“A lot of breaches have started with an inadvertent click on a link,” she said. “ … and an organization is only as strong as its weakest link.”

Cybersecurity presents many challenges, but El-Sheikh said if Florida shows some initiative in developing its workforce, the sector could be a wellspring of opportunity.

El-Sheikh’s talk was part of the Florida Chamber of Commerce’s 2018 Future of Florida Forum. On Wednesday the Chamber released its “Florida 2030” research report and among its findings was the need to create another 1.7 million jobs to support the state’s booming population.

“Right now, we have 13,000 cybersecurity jobs that are unfilled in Florida — these are jobs that have an average starting wage of $85,000,” El-Sheikh said, adding that by 2030 the nationwide cybersecurity deficit will be in the millions.

“We hear the need for 1.7 million new jobs by 2030 — why not bring those jobs to Florida?” she said. Bringing those jobs to the Sunshine State will take collaboration between the business, academic and government sectors, she added.

When it comes to prepping the workforce, that can start as early as grade school with resources such as the UWF Center for Cybersecurity’s Florida Cyber Range.

Many of the other skills future cybersecurity professionals need in order to snag a job can also be acquired outside of the traditional 4-year college system.

“I know that sounds odd coming from someone in higher education,” El-Sheikh said.

Jimmy Patronis: Florida is nimble, ready to respond to future challenges

Florida CFO Jimmy Patronis, the only Cabinet member able to run for re-election in the fall, recapped his first year on the job in a Thursday talk at the 2018 Future of Florida Forum.

“Just over a year ago Gov. [Rick] Scott called me in June and asked me if I would consider being the CFO for the state of Florida,” he said. “I never asked for it, I never lobbied for it.”

He was only on the job for a couple months when Hurricane Irma hit Florida shores, which he called his “trial by fire.” In the aftermath of the Category 5 storm, Patronis’ office was tasked with making sure fraudsters and scammers didn’t get between storm victims and the relief they needed.

“We had to do everything we could to make sure our citizens weren’t damaged twice by the storm,” he said.

In the past year, Patronis said the one of the law enforcement arms of his office had made more than 800 insurance fraud arrests and stared more than 700 prosecutions. Patronis also added that his office has helped put another $40 million into Floridians pockets by following up on complaints made via the state’s insurance help line.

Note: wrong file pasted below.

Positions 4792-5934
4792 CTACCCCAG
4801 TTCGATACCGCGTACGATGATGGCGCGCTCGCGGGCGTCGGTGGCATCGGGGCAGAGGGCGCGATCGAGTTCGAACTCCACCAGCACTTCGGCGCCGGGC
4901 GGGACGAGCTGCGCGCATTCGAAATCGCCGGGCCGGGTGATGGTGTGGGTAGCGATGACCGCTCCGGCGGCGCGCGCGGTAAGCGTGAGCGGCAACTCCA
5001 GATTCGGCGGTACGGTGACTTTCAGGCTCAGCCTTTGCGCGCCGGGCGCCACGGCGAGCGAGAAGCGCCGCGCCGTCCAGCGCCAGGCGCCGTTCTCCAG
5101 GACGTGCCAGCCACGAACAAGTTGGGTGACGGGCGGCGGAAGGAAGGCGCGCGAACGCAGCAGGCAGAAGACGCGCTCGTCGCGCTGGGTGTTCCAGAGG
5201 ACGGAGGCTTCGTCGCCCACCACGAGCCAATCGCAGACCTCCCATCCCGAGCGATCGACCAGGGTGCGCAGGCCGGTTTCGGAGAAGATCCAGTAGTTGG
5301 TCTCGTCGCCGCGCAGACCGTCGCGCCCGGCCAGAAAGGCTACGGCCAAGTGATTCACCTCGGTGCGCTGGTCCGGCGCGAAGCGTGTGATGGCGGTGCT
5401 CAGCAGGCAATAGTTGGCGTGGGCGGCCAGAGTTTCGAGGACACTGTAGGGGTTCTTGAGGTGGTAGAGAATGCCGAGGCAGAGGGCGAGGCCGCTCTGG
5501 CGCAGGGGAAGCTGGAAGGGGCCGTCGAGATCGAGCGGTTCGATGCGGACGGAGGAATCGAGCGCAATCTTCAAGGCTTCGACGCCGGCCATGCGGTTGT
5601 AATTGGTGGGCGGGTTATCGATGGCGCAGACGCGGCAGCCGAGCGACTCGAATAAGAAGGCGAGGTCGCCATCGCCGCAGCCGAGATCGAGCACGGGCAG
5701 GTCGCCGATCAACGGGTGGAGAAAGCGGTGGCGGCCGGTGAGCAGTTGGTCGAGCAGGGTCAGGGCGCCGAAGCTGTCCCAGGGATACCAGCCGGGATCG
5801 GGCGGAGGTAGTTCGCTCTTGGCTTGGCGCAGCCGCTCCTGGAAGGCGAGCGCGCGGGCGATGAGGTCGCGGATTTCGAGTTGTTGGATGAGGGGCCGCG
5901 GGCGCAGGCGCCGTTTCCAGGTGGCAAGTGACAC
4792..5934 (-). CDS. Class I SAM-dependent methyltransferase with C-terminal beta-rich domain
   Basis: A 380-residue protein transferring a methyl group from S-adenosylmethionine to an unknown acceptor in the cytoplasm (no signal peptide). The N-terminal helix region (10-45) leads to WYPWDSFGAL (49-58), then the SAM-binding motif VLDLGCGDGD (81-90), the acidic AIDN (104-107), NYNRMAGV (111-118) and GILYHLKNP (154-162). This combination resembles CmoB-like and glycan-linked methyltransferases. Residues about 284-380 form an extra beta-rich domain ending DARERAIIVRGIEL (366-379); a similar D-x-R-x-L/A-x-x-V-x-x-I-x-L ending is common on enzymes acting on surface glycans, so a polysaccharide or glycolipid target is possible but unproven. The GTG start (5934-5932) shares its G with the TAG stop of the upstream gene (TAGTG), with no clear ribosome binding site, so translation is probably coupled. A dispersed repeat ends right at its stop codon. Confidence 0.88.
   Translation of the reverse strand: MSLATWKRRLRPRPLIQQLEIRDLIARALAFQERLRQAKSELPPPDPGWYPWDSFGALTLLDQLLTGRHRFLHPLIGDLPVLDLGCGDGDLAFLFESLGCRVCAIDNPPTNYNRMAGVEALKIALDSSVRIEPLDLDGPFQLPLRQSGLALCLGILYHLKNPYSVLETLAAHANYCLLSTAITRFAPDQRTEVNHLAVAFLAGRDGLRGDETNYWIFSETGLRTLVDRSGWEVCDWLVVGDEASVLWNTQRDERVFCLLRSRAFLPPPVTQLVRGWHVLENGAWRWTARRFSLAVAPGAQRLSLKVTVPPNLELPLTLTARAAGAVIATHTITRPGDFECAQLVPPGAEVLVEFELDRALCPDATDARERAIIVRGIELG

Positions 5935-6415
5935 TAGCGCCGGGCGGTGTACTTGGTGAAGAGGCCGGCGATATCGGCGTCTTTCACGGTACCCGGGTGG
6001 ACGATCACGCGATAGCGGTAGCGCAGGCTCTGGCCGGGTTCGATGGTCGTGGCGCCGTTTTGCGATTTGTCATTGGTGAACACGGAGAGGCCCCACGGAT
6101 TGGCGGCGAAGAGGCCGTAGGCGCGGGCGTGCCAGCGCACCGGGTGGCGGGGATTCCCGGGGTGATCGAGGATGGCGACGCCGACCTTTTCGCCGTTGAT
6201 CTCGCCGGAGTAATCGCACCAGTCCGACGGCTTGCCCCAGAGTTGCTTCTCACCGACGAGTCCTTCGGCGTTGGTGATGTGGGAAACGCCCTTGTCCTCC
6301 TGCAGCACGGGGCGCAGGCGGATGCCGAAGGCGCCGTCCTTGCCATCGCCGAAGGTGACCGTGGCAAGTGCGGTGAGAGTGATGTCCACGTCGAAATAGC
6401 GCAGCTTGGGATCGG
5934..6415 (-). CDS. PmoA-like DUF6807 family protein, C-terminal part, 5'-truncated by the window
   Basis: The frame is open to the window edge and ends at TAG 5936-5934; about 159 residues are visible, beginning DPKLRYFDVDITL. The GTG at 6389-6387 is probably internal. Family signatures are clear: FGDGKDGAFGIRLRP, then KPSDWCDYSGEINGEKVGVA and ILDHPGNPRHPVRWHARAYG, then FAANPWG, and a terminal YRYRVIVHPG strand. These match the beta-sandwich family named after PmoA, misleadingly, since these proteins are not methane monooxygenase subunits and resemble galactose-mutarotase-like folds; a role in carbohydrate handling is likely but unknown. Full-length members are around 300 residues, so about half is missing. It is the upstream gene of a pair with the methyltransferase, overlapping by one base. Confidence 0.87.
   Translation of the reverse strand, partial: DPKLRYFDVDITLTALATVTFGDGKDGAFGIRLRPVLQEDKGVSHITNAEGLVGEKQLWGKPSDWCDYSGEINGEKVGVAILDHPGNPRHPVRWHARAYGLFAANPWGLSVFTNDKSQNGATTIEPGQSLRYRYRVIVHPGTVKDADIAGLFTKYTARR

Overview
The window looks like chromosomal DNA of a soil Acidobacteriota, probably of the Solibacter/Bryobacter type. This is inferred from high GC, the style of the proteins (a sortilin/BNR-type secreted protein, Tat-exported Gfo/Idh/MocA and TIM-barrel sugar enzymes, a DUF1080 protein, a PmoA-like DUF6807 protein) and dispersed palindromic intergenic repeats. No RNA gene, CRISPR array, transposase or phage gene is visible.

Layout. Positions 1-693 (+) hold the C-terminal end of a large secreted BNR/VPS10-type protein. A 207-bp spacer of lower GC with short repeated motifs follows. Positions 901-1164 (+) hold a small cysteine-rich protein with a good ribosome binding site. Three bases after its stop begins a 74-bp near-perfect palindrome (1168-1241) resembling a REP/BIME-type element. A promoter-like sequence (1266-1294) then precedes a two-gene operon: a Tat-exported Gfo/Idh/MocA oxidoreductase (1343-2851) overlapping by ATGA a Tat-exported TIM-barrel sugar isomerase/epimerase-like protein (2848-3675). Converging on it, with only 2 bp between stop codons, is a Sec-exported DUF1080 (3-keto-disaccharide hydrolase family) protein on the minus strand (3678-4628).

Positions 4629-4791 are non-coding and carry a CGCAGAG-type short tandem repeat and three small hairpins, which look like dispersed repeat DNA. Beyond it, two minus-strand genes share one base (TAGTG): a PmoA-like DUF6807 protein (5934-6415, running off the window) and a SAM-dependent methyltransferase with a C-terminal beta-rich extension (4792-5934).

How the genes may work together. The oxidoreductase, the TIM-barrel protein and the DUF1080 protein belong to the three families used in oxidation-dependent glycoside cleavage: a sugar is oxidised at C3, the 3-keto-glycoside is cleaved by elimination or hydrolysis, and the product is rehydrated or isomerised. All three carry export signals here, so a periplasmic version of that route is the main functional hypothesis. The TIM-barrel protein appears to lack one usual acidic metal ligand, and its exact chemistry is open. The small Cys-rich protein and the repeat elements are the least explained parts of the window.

The junior Cabinet member then recounted the economic dive Florida experienced during the Great Recession, and the recovery it has experienced in the years since, which he credits to Scott’s leadership. Like Patronis, Scott will also be on the ballot in the fall as the Republican nominee for U.S. Sen. Bill Nelson’s seat.

“Under Rick Scott’s leadership we’ve paid down $10 billion in state debt and cut taxes by $10 billion,” he said. “If that’s not worth some applause I don’t know what is.”

That reduced debt led to Florida earning a AAA bond rating, which Patronis said makes the state more “nimble” and able to respond to future crises.

Rick Scott recognized with ‘Spirit of Free Enterprise’ award

The Florida Chamber of Commerce on Wednesday recognized Gov. Rick Scott with its “Spirit of Free Enterprise” award for his “laser-focused” effort to bring jobs to Florida and boost the state’s economy.

“I said earlier today that if Florida was a stock, I would buy it,” Florida Chamber CEO Mark Wilson said, adding that he was curious whether Scott’s exit after two terms in the Governor’s Mansion would impact his outlook.

Scott, who is challenging incumbent Democratic U.S. Sen. Bill Nelson in the fall, was introduced as the “next U.S. Senator from the state of Florida” when he walked out to a standing ovation at the Chamber’s 2018 Future of Florida Forum.

“That’s a real honor,” Scott said. “First off, I don’t get to travel much with my wife, so I’m happy she could be here.”

Scott, often referred to as the “jobs governor,” touched on several stats and metrics achieved during his tenure in Tallahassee, from the state’s bounce back from the job losses brought about by the Great Recession to the rising rankings of Florida’s public universities.

“For any Gators out there, the University of Florida is the eighth-best public university,” he said. “For the Seminoles, Florida State is in the top-25 and five of our universities are in the top-100.

“Years ago these are things that people were saying about California. Now people are saying all these things about Florida,” Scott said.

The Chamber has given out the Spirit of Freedom award only once before, to Wayne Huizenga Sr., in 2010. Huizenga, a businessman and co-owner of several South Florida professional sports franchises, died this year at the age of 80.

“I did quite a bit of business with Wayne Huizenga,” Scott said. “When I called him up and told him I was going to run for Governor years ago, he just laughed. ‘Why would you do that to yourself.'”